After tossing out what was subconsciously stressing me, I started to focus on my mental and physical health a bit more. Hitting the gym and eating clean always rejuvenated my mind and made me feel better so I found myself going to the gym at least four days a week, eating a low sugar diet, and even painting again! I found that by dedicating time to myself each day, I began to feel more in control of my life.

Now, self-care is different for everyone and what I see as self-care may not be seen the same as others so do whatever makes you feel better. If you do take one piece of advice from my story, I highly suggest you take away this part. I like to think of self-care as a temporary ‘escape’ from the chaos of the world. This is a time where we can nurture ourselves, mentally and physically, while creating the best version of ourselves possible. Not only that but taking some time each day to put on a face mask or wash your hair will give you a break from work or school which will help realign your focus once you go back to work. See, we may have absolutely no control over certain things in life, but self-care is the one thing we have absolute control over.

Another thing I did was limit how many tasks I had open at once. I know I’m the type of person who can handle being overloaded occasionally, but I also know that if it’s too often, then I end up falling apart. So, I started focusing on fewer projects and making sure that I put in all my energy towards those. In order to keep track, I made sure to constantly utilize my Lilly Pulitzer agenda. It is one of the best investments I have ever made. I have been using them for the past few years and it has helped me tremendously in overcoming my burnout because there is just enough room for me to plan, plan and plan. Making sure you are staying organized while going through burnout is the most important thing you can do to minimize the negative effects. Writing down important dates, tests, or meetings will help you stay on track and give you something to look forward to since burnout also makes you feel lost at times.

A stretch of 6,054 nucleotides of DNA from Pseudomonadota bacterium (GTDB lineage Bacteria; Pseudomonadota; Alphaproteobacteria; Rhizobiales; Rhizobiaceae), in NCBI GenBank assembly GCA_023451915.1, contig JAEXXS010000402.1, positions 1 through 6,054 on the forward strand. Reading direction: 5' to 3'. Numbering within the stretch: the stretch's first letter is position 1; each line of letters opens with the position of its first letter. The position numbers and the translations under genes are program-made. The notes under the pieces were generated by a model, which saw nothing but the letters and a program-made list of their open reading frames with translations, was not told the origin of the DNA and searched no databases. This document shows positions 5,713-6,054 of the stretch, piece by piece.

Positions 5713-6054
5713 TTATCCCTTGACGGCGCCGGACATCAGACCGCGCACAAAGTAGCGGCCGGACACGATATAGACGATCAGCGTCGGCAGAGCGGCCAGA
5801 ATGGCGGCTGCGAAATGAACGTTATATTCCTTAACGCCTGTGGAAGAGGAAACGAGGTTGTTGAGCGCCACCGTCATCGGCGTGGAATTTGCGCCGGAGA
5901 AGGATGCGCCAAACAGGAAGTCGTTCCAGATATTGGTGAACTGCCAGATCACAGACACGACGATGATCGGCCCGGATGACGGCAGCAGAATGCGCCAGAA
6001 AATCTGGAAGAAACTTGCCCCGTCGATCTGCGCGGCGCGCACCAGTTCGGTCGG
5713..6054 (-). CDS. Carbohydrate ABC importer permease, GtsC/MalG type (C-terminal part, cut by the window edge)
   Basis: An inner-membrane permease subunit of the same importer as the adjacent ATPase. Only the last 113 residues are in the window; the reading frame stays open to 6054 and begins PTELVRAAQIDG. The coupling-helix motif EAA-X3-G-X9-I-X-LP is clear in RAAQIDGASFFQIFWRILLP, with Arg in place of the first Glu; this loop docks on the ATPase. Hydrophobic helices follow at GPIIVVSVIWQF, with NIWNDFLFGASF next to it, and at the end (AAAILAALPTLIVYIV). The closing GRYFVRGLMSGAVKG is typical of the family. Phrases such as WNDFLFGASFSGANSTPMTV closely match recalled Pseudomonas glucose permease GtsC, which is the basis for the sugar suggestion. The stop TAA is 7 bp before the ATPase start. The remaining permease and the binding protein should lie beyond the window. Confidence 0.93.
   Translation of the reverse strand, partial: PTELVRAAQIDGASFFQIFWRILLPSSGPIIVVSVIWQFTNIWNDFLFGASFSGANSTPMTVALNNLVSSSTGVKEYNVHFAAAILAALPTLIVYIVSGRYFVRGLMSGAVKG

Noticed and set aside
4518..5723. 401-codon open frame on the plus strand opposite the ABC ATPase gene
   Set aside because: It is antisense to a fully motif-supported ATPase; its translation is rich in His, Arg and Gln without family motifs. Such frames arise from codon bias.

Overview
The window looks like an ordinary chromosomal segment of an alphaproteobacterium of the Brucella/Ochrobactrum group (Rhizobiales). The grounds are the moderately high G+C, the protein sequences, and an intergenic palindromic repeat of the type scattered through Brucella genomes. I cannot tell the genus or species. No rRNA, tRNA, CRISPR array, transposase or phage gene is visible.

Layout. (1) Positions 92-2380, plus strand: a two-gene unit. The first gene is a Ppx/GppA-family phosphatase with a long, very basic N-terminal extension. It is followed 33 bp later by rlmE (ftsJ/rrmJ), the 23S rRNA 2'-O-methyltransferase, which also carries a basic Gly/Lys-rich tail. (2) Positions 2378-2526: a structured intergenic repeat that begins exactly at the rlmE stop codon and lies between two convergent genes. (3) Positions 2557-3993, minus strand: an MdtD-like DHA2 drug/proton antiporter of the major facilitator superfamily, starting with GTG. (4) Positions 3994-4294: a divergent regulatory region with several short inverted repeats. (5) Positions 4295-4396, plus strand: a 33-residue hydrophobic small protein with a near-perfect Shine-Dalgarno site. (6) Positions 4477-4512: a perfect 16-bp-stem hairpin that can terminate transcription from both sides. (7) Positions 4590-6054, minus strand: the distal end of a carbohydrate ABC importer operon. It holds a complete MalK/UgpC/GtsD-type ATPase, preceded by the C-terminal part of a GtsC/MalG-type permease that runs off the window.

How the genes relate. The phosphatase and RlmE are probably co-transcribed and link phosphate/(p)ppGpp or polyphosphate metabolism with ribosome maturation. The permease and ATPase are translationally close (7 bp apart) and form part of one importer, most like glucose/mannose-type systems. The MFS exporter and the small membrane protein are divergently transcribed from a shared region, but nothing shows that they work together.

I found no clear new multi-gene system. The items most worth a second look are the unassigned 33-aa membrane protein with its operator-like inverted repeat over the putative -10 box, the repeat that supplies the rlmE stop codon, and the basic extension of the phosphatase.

Overall, my burnout was on the milder side, but I do hope my story helps those of you who are currently going through it. Eliminating stressors from your life, implementing self-care into your daily routine, and attempting to stay organized through it all are great ways to help drive burnout away. However, change begins with you and whether you’re ready to take the next step towards getting your life back. Trust me, it wasn’t easy even for a mild case like mine and there was a lot of self-discipline involved but the result is so worth it. I look back now and I realize how glad I am to have taken initiative because if I hadn’t, I wouldn’t have been able to do great things like writing this article in order to help you guys! Anything can be overcome; you just need to believe and trust in yourself.

Images: 1, 2, 3

Saarah Sherifi is a writer for HerCampus UCF and is the founder of the online news company, Stronger in Unison.